At the top of the map we have this wonderful illustration of Manchester personified. Here Manchester is represented as a woman, on her left hand side stands Britannia representing trade and to her right kneeling is a figure representing industry. At the feet of the figure on the right hand side you can see a beehive surrounded by the tools of Manchester’s industrial success, bobbins and shuttles. This is also one of the earliest depictions linking Manchester with the bee, a symbol that can be found across the city from lampposts to buildings. The bee appeared as a symbol of Manchester during this period, the worker bee representing the hard working labours and the city being a hive of activity at the time.

Maps were not only created to show Manchester’s changing landscape, they were also used to keep track of other things – for example, beer. When people think of drinking maps, it is often associated with pub-crawls and long summer days, following a route more often than not marked out on Google Maps. However, anyone attempting this route would more than struggle to get through every public house shown on this drink map of Manchester, published by United Kingdom Alliance in 1889.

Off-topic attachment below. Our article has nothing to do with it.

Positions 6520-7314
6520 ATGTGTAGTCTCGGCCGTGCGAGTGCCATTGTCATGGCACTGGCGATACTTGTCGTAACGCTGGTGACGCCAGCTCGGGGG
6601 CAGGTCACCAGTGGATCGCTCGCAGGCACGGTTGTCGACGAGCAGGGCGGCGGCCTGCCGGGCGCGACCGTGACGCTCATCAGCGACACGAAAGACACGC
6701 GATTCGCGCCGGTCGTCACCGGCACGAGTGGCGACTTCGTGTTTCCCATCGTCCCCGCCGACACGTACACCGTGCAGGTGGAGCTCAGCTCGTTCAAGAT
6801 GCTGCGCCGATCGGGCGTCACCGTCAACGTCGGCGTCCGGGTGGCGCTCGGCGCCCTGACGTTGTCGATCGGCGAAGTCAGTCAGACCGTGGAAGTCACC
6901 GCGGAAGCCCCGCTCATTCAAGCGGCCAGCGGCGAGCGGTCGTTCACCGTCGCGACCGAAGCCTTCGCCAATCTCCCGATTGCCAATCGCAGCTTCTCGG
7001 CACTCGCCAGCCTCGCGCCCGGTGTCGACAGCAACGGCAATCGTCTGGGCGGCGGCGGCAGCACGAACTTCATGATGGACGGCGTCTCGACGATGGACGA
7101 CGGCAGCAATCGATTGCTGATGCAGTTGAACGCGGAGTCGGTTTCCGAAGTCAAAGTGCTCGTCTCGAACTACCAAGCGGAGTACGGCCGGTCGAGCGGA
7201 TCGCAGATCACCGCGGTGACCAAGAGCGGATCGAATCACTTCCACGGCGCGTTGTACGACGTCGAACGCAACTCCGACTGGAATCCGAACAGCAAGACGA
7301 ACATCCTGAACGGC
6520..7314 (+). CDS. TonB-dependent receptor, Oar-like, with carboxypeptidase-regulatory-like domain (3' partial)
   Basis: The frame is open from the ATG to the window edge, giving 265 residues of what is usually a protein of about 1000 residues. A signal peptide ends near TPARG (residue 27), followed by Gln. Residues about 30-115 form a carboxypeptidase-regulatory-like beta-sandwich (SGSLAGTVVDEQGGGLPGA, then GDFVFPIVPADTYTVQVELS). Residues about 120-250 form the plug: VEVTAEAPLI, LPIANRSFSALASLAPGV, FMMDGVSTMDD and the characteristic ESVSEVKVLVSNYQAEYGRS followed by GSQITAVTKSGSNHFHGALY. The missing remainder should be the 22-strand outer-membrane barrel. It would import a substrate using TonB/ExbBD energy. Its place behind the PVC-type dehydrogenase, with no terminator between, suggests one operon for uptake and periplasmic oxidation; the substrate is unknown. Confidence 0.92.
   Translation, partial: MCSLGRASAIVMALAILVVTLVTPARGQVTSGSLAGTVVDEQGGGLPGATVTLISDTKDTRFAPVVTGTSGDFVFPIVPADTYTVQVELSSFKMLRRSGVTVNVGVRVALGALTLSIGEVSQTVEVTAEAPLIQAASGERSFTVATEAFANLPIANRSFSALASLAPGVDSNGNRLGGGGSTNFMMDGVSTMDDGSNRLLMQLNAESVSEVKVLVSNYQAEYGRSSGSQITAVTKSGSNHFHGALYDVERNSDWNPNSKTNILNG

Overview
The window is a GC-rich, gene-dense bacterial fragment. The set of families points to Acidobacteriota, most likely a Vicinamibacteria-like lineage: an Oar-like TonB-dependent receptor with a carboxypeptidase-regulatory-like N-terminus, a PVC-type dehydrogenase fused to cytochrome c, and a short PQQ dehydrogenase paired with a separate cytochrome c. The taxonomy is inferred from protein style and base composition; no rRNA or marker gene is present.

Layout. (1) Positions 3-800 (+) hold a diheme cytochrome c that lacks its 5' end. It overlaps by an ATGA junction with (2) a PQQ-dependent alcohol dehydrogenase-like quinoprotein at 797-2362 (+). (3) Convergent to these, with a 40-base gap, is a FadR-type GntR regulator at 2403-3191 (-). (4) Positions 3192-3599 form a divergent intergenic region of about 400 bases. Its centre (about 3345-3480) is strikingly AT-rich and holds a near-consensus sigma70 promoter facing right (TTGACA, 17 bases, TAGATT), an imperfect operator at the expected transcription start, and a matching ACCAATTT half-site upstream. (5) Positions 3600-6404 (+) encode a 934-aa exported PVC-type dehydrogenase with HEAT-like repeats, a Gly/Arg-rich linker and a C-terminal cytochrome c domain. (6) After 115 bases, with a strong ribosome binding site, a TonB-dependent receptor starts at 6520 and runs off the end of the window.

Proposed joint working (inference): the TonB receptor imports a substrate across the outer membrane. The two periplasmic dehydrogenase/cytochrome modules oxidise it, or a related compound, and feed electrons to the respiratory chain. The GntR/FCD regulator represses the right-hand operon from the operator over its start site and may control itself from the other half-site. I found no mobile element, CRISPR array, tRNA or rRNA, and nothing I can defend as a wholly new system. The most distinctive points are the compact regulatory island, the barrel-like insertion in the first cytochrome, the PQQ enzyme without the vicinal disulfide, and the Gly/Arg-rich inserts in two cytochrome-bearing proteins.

Drink Map of Manchester United Kingdom Alliance C17:70 Manchester (3)

Each red circle on the map shows buildings where beer can be consumed in Manchester. In this close up we have zoomed into Deansgate, the home of our own library. Back then there would have been a few more places for our staff to have after work drinks.

Drink Map of Manchester United Kingdom Alliance C17:70 Manchester (3)